Dr. James Robertson
Email: jtrobertson [at] tyndale.ca
416.626.6620 ext. 2274
Instructor of Christian History
Creative Producer of Distributed Learning
B.R.S. Rocky Mountain College, 2003
M.Div. McMaster University, 2008
Ph.D. McMaster Divinity College, 2015
Areas of Specialization:
Church and War, Canadian History, Evangelicalism, The English Reformation, The Crusades, Western Cultural Studies, Nineteenth-Century Missionary movements, and Just War/Pacifism
Dr. Robertson was born and raised in Western Canada but moved to Ontario in 2008 to pursue Graduate and Doctoral studies. His Scots/Irish roots created in him an interest to see how religion is utilized in violent conflict. His Master's Thesis looked at the Fenian invasion of Canada in 1866 and how that was interpreted by churches in the year before Confederation. This piqued Dr. Robertson's interest in church and war as well as the way religion has shaped the nation of Canada.
His doctoral work was on religion in the War of 1812 and publications from that brought Dr. Robertson all over Canada, America, and into the United Kingdom. He has since branched out into other areas and published articles and book chapters on Canadian religious history, pacifism and military ethics, missionary movements and the development of Canadian Western identity, religious historiography, and current prevailing trends in the post-modern world of Canadian Christianity. This final element brought Dr. Robertson into his role as an historian with the New Leaf Network of Church planters and their ongoing desire to serve Canadian Churches in the struggles they face in twenty-first century Canada.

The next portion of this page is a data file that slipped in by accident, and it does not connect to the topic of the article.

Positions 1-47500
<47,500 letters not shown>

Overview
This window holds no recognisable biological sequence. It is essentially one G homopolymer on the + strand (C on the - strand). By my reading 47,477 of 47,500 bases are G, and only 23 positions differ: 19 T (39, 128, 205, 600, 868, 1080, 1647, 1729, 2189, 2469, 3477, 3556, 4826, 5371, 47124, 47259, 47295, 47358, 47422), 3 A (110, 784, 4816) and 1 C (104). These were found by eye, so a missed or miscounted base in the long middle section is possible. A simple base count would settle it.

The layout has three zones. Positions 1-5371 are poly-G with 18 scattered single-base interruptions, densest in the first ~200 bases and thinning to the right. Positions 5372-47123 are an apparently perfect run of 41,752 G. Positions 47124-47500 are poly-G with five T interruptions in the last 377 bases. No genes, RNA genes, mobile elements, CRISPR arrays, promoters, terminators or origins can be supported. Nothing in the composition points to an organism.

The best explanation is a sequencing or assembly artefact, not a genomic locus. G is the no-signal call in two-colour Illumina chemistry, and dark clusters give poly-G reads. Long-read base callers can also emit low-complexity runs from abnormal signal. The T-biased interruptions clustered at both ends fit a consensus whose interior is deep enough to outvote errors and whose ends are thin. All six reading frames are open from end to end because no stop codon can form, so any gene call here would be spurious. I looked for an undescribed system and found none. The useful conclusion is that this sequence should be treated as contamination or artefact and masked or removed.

Dr. Robertson is currently completing two monographs in his areas of expertise; Yield: How the Canadian Church Got to When It Is and A Good Fight: The Religious War of 1812.
As Creative Producer of the Department of Distributed Learning, Dr. Robertson helps create the various online classes that Tyndale students are taking in increasing numbers. It is the goal of this department to study pedagogy and technology in order to create online communities of learning that are both beneficial and educational. In the current age, technology can bring us together rather than highlighting the distance and has proven helpful for students as their schedules do not always allow them to be on campus several days a week.
Dr. Robertson remains an active speaker in both academic and popular level conferences and teaches The History of Christianity I and II for the Seminary online and at the University College as well as What Happened to Christian Canada? a survey of Canadian religious movements that form the backdrop for his book.
Dr. Robertson is teaching What Happened to Christian Canada? (interactive live stream option L1 available), History of Christianity I & History of Christianity II online in the Spring Summer 2019 term.